This moment, when you are standing there, agonizing over your choice? This is your indoctrination moment. This is where, it could be (fantastically and insanely) argued that this is the moment when indoctrination and all of its insidious power becomes as real as it possibly CAN be to the Player. Think about it! We stand there. We agonize. We freak out about the ridiculous choices, and we wonder (like Shepard would) why we just can't ARUGE with the Catalyst (like Shepard would). And then, as this reality seems to be the only way forward (much like how indoctrination presents a version of reality to the indoctrinated that he/she sees as being the ONLY REAL OPTION -- echoes of TIM, Kai Leng, Saren here), we begin to accept it. Tremulously, we start to make our choice.

If you choose Control, then you, the player -- the one who moves through the game though Shepard's eyes; every choice s/he has ever made in the game has been directly because of you -- have been indoctrinated. It may have been because you thought you could save your crew, your LI, or that you really could gain perfect Control over the Reapers because you are Shepard. Regardless, you have been duped. Indoctrinated by the game. Your slow exposure to the Reapers in 2007 culminates to this final choice -- complete and free player agency and determination.

If you choose Synthesis, you face a fate similar to that of Control. It's debatable to me at this point as to whether or not you have chosen to fulfill the Reapers' purpose, but indoctrination is still a heavy possibility with this one. The only reason that I state this with any certainty is because, like the ending we see with Control, Shepard is dead at the final credits.

If you choose Destroy, then the Player Indoctrination Theory submits that this is you, the player, deciding whether or not Shepard overcomes the indoctrination attempt being rained upon him/her by Harbinger/the Catalyst. If you decide this option, and if you have enough EMS to ensure that Shepard has enough real-world time to get through the indoctrination attempt/hallucination -- Shepard lives. We see him/her breathing in the rubble of London streets at the end of the game. Shepard has defied indoctrination. You, yourself, have defied indoctrination.

Does this theory make sense? Maybe not. When we consider BioWare's real-world motivations and risks (profit, losing a large fanbase over the disgusting wretchedness of the endings as they currently exist), then the theory is hard to support. But if, for just one moment, we can let ourselves believe that BioWare may just have lived up to their celebrated philiosophy of Player Choice and Player Acutalization, then this theory becomes awe-inspiring. Is it possible? Could BioWare have sacrificed the potential for safe profits in order to bring the most insane and beautiful gaming experience of all time to its fans? The most unprecedented example of player immersion of our times? Would BioWare have truly allowed the risk for profit and angering a serious amount of their fan population in pure deference to the story, and its lore?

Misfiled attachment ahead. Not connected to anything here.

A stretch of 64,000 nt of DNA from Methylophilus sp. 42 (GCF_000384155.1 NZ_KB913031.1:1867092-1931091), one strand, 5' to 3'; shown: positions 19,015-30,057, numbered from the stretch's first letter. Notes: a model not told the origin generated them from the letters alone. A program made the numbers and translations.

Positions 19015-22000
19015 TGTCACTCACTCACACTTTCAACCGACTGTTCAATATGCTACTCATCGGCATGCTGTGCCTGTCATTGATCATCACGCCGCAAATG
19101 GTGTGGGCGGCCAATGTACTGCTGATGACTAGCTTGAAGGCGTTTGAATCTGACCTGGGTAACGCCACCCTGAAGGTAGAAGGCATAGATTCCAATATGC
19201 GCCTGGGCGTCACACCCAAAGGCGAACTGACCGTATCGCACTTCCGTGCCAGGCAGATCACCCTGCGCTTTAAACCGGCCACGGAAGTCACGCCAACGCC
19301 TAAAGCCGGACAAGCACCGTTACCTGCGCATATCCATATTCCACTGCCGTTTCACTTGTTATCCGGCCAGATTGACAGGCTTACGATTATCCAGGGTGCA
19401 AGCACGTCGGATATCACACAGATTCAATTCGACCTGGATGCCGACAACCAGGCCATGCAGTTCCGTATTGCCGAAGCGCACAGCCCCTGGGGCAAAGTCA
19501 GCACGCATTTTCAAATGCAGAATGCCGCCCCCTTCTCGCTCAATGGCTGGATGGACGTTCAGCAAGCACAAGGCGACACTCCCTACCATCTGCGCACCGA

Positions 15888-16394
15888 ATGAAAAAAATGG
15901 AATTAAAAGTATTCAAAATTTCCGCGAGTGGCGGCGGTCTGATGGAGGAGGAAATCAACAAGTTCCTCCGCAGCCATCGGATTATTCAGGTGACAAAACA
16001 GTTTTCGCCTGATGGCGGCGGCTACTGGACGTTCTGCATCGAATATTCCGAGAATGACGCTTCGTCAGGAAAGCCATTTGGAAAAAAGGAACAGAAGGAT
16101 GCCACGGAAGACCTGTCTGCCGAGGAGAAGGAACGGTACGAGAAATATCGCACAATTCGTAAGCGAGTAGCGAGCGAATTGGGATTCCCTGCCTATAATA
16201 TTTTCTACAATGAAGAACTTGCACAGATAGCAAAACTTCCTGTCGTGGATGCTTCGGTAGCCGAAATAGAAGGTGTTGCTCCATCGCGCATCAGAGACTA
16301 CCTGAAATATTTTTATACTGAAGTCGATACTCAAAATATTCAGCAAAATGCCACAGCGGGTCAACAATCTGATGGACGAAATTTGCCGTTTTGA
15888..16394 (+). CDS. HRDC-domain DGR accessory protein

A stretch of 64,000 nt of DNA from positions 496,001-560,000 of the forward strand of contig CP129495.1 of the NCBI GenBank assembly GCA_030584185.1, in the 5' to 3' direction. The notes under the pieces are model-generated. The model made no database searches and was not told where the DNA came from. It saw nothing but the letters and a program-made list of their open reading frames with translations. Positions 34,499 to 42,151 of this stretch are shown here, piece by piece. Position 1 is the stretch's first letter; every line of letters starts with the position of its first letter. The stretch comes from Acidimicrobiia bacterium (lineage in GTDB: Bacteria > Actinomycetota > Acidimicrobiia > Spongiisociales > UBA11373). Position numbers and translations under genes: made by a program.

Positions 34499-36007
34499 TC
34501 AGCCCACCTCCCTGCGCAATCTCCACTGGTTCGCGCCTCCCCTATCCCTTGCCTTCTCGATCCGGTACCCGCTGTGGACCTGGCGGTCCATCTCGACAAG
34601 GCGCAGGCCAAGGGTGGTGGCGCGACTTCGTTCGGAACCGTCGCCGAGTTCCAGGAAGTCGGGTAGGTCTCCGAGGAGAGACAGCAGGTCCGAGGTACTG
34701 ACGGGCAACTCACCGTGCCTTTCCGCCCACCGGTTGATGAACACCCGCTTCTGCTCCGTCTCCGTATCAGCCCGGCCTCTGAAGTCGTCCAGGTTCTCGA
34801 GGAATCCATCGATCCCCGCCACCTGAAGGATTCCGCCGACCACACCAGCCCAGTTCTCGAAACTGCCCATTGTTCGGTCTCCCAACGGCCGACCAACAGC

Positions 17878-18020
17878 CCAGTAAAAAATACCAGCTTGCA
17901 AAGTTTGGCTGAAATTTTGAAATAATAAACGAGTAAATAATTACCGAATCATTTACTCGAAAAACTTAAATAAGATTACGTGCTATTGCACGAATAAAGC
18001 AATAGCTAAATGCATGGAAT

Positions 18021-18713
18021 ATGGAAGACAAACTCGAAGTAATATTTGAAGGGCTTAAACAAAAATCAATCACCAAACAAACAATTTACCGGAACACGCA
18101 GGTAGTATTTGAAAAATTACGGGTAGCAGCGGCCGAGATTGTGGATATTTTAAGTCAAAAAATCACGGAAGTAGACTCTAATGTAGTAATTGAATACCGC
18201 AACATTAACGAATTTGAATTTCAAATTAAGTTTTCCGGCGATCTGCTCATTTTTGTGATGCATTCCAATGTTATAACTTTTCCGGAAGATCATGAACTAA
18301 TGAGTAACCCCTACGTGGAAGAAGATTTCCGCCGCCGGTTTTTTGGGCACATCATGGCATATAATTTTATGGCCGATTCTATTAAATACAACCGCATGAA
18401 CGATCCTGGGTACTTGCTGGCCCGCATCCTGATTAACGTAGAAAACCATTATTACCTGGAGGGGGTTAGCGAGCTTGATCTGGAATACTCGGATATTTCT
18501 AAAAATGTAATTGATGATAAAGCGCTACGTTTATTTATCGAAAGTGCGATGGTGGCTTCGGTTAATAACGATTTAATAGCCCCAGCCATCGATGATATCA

It may explain BioWare's silence on the matter, until "more people have played the game", or until all regions have the game. It may explain Jess M.'s twitter about fans "reacting before having all of the facts". It may.... just may explain these super sh*tty endings in a way that would make BioWare the God of RPGs.

Is it likely? No. Am I reaching, insanely? Yes.

But is it possible?



Also, watch this. This is the destruction ending with the wake up scene at the end.


EDIT: Re-Read this link. there is now visual evidence to support pure theory

Ad blocker interference detected!

Wikia is a free-to-use site that makes money from advertising. We have a modified experience for viewers using ad blockers

Wikia is not accessible if you’ve made further modifications. Remove the custom ad blocker rule(s) and the page will load as expected.